So said Jean Stapleton in the film “You’ve Got Mail,” which was inexplicably playing back to back, all night last night on the eve of my closing my retail store, Pennaluna.  Watching this movie on the night before the going out of business sale is the retail equivalent of cutting.  “You’re venturing out in the world, armed with nothing,” she continues in the scene.  I don’t know how well-armed I am, but I’ll be well-barricaded behind the two dozen used Christmas trees we dragged over from storage for our sale, not to mention the fifty candle testers to keep me warm at night, forty-two stuffed animals to keep me company, four pounds of Dylan’s Candy Bar gumballs in case I get hungry, one giant cardboard house from Holland I can use as a shelter, and an enormous iron horse I can ride off into the sunset.  I am set for my journey into the new world!


The Marvelous Middle

October 20, 2011

Up The Valley: The marvelous middle

Have you heard the one about the Main Street shop owner? He was discouraged when another store with similar merchandise opened up next door and put up a huge sign out front reading: “Best Deals.” Then another similar store opened up on his other side, putting up an even larger sign reading: “Lowest Prices.” Our intrepid shopkeeper considered his predicament, then put up the biggest sign of all over his own shop. It read: “Main Entrance.”

Such is the ingenuity and resilience of the Main Street retailer; under siege from competitors, the economy, and the Internet, yet somehow always able to pull a rabbit out of a hat. Of course the shopkeepers in our story would receive a stern scolding from the planning department for illegal signage, but I digress.

For 20 years my store Pennaluna, formerly Murray ’n’ Gibbs and more formerly Tantau, has been a St. Helena retailer. We’ve endured economic downturns, demographic shifts, flooding, 9/11, mouse invasions and a serious 2009 shortage of Abba CDs and chicken purses. We’ve seen Martha Stewart, Shabby Chic, and even Christopher Radko defect to Kmart and Target, and our most thoughtfully selected books piled high on discount tables at Costco. Yet we’ve survived, neither the most expensive store in town nor the cheapest, but staking out a niche in that marvelous middle where most people live and shop.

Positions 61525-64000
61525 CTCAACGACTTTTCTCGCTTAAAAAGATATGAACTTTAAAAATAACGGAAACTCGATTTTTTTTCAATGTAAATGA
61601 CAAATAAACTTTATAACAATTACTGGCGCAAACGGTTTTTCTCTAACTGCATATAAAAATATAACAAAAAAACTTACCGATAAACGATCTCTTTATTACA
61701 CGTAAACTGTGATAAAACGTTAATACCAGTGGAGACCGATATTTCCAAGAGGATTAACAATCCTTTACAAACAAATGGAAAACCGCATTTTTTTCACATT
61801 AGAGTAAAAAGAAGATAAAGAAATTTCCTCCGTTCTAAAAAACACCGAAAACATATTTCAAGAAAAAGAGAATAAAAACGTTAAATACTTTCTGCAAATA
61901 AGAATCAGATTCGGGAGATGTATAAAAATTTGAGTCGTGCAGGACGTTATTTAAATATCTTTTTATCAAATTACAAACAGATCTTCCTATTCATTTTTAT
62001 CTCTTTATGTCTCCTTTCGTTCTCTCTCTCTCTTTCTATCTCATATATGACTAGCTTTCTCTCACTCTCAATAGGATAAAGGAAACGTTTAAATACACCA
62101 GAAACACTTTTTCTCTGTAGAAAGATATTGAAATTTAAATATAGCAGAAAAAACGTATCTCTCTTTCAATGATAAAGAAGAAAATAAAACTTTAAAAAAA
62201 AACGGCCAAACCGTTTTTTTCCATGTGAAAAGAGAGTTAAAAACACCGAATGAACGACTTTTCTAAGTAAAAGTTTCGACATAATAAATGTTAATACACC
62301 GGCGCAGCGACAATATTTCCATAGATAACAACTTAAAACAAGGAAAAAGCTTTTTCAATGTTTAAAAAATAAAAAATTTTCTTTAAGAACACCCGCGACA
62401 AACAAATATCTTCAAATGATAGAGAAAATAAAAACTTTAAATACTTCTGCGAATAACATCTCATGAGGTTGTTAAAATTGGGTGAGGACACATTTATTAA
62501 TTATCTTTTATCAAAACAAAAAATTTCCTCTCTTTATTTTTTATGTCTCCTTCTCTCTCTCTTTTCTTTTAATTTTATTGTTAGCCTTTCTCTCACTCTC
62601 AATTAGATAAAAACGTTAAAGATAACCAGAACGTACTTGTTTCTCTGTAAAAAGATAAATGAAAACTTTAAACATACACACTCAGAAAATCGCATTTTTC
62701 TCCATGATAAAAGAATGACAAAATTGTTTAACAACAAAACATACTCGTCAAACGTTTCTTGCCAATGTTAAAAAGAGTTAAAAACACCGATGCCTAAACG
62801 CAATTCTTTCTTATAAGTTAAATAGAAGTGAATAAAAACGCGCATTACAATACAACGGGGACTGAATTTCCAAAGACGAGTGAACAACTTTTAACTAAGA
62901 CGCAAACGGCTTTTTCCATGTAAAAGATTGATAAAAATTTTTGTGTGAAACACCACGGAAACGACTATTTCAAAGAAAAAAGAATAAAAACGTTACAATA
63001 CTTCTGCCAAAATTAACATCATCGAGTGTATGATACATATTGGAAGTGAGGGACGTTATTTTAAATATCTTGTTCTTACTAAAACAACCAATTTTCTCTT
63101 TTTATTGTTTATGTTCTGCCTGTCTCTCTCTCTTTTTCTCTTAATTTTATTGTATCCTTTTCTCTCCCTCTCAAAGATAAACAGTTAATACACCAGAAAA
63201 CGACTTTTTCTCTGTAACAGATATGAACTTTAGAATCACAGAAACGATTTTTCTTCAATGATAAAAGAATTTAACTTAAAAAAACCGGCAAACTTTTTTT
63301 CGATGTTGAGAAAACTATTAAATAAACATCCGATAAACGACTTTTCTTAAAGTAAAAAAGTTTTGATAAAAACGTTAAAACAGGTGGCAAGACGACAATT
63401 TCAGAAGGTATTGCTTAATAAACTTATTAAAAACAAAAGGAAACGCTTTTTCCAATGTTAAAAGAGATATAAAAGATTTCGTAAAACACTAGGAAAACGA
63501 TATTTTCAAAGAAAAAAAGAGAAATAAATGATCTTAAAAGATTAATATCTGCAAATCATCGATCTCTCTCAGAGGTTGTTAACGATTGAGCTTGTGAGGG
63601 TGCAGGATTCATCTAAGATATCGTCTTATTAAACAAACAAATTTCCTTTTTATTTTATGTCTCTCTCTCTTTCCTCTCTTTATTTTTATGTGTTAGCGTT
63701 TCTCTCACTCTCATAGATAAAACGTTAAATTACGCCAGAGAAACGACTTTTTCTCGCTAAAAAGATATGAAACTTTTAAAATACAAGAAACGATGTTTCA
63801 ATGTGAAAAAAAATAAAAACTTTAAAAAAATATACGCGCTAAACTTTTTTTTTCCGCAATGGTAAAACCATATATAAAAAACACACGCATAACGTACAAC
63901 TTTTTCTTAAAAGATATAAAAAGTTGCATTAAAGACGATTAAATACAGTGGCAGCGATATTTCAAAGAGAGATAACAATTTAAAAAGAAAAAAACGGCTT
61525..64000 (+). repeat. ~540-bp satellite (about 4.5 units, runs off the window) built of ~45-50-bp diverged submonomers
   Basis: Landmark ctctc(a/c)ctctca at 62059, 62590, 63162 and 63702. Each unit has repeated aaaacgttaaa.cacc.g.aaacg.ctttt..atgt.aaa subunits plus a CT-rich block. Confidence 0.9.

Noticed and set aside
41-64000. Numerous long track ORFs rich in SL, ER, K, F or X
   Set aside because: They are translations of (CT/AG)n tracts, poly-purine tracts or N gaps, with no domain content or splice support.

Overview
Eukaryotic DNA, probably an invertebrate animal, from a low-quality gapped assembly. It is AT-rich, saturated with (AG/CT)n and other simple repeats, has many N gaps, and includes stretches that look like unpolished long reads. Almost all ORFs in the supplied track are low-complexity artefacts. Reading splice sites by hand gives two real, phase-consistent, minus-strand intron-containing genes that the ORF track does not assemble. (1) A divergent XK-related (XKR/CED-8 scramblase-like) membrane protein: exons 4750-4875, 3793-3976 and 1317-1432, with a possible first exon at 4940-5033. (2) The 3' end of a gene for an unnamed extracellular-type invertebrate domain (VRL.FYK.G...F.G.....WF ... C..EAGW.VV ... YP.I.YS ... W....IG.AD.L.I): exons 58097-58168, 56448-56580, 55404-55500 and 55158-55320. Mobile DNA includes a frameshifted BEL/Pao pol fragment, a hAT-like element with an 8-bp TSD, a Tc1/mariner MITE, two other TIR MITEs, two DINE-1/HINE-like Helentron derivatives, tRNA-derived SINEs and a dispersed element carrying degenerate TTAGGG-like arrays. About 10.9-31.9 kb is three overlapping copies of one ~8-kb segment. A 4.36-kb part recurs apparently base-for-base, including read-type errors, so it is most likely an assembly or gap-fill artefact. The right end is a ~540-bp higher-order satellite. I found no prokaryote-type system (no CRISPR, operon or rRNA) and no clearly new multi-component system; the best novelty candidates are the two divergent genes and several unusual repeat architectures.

And while we adore those shoppers with black Amex cards, and appreciate those who can only afford a greeting card, middle-income shoppers have always been the bedrock upon which our business was established and grown. They’ve remained loyal in the face of enormous pressures to abandon us for cheaper, more convenient alternatives. Still, change has escalated over the past year, and I’ve felt like George Clooney at the helm of that boat in “The Perfect Storm,” although rather than bailing water over the side, I’ve been scooping gold bullion into the bow while the ship just sinks faster and deeper.

And so our store is closing, like so many before it. We will expand our website, and perhaps even pop up again in some different future form. But the days of opening our doors 362 days a year, rain or shine, busy or slow, will soon be over. The marvelous middle is disappearing; we all see and feel it in our community and in our country, and this has led to a tectonic shift in retail in America. Yet while the luxury and discount markets and Internet outposts may have their day, I am confident that the small-town retailer will rise again, greeting locals and visitors with a warm “Welcome,” taking time to personally gift-wrap a package or to help with a special order, and serving as a public square where neighbors and friends reconnect.